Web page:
A Third of the Nation’s Honeybee Colonies Died Last Year

A third of the honeybees in the United States were lost over the last year, part of a decade-long die-off experts said may threaten our food supply. USA Today reports: The annual survey of roughly 5,000 beekeepers showed the 33% dip from April 2016 to April 2017. The decrease is small compared to the survey’s previous 10 years, when the decrease hovered at roughly 40%. From 2012 to 2013, nearly half of the nation’s colonies died. The death of a colony doesn’t necessarily mean a loss of bees, explains vanEngelsdorp, a project director at the Bee Informed Partnership. A beekeeper can salvage a dead colony, but doing so comes at labor and productivity costs. That causes beekeepers to charge farmers more for pollinating crops and creates a scarcity of bees available for pollination. It’s a trend that threatens beekeepers trying to make a living and could lead to a drop-off in fruits and nuts reliant on pollination, vanEngelsdor said. So what’s killing the honeybees? Parasites, diseases, poor nutrition, and pesticides among many others. The chief killer is the varroa mite, a “lethal parasite,” which researchers said spreads among colonies.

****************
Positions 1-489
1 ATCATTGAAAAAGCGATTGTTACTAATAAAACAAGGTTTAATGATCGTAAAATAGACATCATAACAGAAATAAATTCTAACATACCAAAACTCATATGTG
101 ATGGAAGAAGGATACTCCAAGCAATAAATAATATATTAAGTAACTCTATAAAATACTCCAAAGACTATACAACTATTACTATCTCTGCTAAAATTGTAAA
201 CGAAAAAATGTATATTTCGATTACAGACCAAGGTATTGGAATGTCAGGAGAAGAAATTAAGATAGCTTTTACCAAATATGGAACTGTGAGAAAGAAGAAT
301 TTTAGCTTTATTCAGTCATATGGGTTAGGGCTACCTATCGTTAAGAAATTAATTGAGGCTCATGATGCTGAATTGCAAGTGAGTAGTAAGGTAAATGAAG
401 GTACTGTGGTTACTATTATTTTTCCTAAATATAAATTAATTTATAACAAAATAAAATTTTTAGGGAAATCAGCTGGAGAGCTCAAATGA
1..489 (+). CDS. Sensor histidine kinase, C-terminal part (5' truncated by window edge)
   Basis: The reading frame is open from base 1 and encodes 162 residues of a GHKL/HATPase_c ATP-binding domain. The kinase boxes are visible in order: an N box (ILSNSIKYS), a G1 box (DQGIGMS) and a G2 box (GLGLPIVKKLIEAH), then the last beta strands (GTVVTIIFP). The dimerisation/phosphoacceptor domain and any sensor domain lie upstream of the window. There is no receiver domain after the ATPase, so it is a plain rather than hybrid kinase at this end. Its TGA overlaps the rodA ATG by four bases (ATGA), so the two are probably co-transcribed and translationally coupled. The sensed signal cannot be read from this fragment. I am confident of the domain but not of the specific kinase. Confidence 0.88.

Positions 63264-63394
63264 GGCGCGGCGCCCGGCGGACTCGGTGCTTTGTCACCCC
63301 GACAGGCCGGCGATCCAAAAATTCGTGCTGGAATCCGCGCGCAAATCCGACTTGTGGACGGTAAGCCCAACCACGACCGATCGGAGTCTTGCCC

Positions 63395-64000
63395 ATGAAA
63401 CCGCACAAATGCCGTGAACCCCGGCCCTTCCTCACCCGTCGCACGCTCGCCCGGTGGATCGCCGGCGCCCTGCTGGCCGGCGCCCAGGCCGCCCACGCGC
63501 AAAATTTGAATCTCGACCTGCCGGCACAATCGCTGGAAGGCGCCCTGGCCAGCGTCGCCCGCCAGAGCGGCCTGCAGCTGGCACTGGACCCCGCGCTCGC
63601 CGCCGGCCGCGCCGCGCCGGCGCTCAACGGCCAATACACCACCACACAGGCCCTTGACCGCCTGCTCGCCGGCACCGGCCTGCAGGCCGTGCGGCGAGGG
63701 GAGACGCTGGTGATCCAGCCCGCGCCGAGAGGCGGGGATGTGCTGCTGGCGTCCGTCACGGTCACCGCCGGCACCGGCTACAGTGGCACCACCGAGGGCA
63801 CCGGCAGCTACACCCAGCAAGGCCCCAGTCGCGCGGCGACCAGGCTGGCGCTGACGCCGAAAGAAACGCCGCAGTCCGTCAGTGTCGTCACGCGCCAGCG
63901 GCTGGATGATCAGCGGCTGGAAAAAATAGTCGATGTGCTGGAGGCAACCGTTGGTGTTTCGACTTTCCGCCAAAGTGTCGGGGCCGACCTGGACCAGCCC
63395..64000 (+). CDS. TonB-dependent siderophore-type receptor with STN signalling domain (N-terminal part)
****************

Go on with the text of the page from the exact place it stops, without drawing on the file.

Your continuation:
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60,000 Antelope Died In 4 Days, and No One Knows Why

An anonymous reader writes: The Saiga antelope has been hunted to near extinction. They’ve been put on the endangered species list, and they play a vital role in the ecosystems around Russia, Mongolia, and Kazakhstan, where their grazing helps get rid of fallen plant matter, which is prevented from decomposing by the cold temperatures. But earlier this year, a huge die-off hit the Saiga antelope herd in Kazakhstan, felling over 120,000 of them in a few short weeks. Scientists say an entire group of 60,000 died within a four-day span. The cause of this die-off is still a mystery. The researchers suspect some sort of bacteria, and early on pointed to Pasteurella strains. But those bacteria don’t usually cause this much damage unless something else has weakened the antelope. “There is nothing so special about it. The question is why it developed so rapidly and spread to all the animals,” one researcher said. They’re looking into environmental factors, but nothing else seems too far out of the ordinary.

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Satoru Iwata, Head of Nintendo, Has Died At 55

An anonymous reader with the news, announced with a statement released by Nintendo on their homepage, that
Nintendo president and CEO Satoru Iwata
died of a bile duct growth on the 11th of July, 2015. The news is noted by Kotaku and by Engadget. Wikipedia notes that Iwata was the first of the company’s presidents to be unrelated to the Yamauchi family through blood or marriage.

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